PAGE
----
tion. “ This was the unkindest cut of all," and the young man gave way under it. Stunned by the heavy and quick-succeeding blows of fate, he staggered he knew not whither, and most unfortunately through the gates of the ferry, which instantly closed upon him. This immediately recalled him to a sense of his situation, and he attempted to return through the door-way, but such a proceeding encountered the decided opposition of the man of the ferry. The stranger was eloquent, and he poured forth a fervid torrent of words—he implored the ferryman by every tie, divine and human,-by all that links society together-by the confidence of man in man, to take his word that he had already paid his passage, and let him pass; this the man of the ferry undoubtedly remembered, but he was not legally bound to do so, and moreover, he also remembered the Catawaba bank bill, and peremptorily refused all re-admittance without a preliminary fourpence. The stranger finding words of no avail grew frantic, and attempted to force the passage vi et armis, but the man of the ferry pushed him back, at the same time unfeelingly exclaiming, “No you don't!" His cup of bitterness was now full to the brim and one drop over, but tears at length came to the relief of the sufferer, and he wept! The ferryman

“ be held the dew-drops start, They didn't touch his iron heart,"

and the unfortunate finding all was of no use, dashed the tear from his eye, turned his back on the scene of his misery, and bent his way up Maidenlane. One consolation was left him amid all his wretchedness—the wind was now in his favor, and he proceeded without difficulty. On coming to the corner of Pearl-street he turned along, and the interesting, dyspeptic, thin young man was lost to my sight, perchance for ever:

“My tale draws fast to its tragical conclusion. I went over in the next boat, remained in Brooklyn that night, and returned the following morning. On arriving at the dock, I perceived that many people were congregated together, and also that another individual gathered in the fourpences. On inquiry I learnt that during the short interval of my absence, the man of the ferry—the author of so much misery, had been summoned to another world. The manner of his death was simply thus. After the boat had stopped running on the preceding evening, he wended his way, as was his wont, to a neighboring tavern, where he proceeded to pour huge draughts of aqua-vitæ down," in a way

that would have petrified any unsophisticated man to

behold. In this course he persevered for some time, and then to crown the whole, undertook, for a trifling wager, to swallow a pint of fourth-proof brandy at a draught. It was rather too much for him, but he had a thirst for distinction in that line; he attempted the feat and succeeded, though he immediately sunk upon the floor in a state of insensibility. The next morning when he awoke, he felt dry and feverish, and a pitcher of cold water happening. unluckily to stand near, he proceeded to deluge his inward man with its contents. The result was such as might naturally have been expected under such circumstances. His inside being heated like a furnace, and no sooner had the cold water come in contact with it, than an immense quantity of steam was instantly generated; there being no safetyvalve, the unfortunate man, like an overcharged boiler, instantly exploded, and the animated mass, which, but a few short hours before, I had left full of fire and spirits, was shattered into a thousand pieces, and scattered over the floor of the porterhouse. Fortunately no lives, excepting his own, were lost by the explosion. A coroner's inquest was held on the body, and a verdict brought in that “the deceased came by his death in consequence of his ignorance of the power of steam."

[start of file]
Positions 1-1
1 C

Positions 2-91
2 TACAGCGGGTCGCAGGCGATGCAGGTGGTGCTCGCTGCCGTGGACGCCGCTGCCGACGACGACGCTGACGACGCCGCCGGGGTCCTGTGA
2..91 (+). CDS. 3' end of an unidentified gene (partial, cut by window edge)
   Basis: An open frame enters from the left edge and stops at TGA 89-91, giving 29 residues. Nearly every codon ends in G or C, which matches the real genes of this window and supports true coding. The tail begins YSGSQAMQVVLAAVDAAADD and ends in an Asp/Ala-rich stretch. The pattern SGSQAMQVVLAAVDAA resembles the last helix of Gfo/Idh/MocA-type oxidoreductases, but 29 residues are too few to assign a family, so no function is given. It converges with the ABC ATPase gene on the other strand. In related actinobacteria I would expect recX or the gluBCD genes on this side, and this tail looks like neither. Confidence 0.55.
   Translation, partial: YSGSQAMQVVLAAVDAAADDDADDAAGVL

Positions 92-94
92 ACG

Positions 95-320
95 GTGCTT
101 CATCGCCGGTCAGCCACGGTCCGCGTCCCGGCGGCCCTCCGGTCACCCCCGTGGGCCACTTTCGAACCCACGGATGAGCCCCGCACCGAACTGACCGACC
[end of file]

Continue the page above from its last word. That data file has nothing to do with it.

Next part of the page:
The moral to be deduced from this event is obvious. Let no one who has had a predilection for ardent spirits--and there are but too many who have such predilections—drink copiously or incautiously of cold water, lest the result be similar, and they too share the fate of the MAN OF THE FLY



It seems to be the laudable endeavor of a great portion of the present generation to prove their forefathers fools ; this being the way in which they choose to evince their gratitude for the benefits they have derived from the labors of those who have gone before them. Accordingly, from the author of Devereux downwards, they are employed in running full tilt at what it is their pleasure to term "popular fallacies." Now, notwithstanding we can travel ten miles an hour quicker than those who lived before us, I, for one, cannot help thinking that our ancestors knew something; and am therefore particularly cautious of impugning, or even entertaining doubts of the soundness of any good old maxim that may seem to have received the sanction of wiser heads than I ever expect mine to become, even in these ready-made-knowledgedays. But there is one thing which has been much

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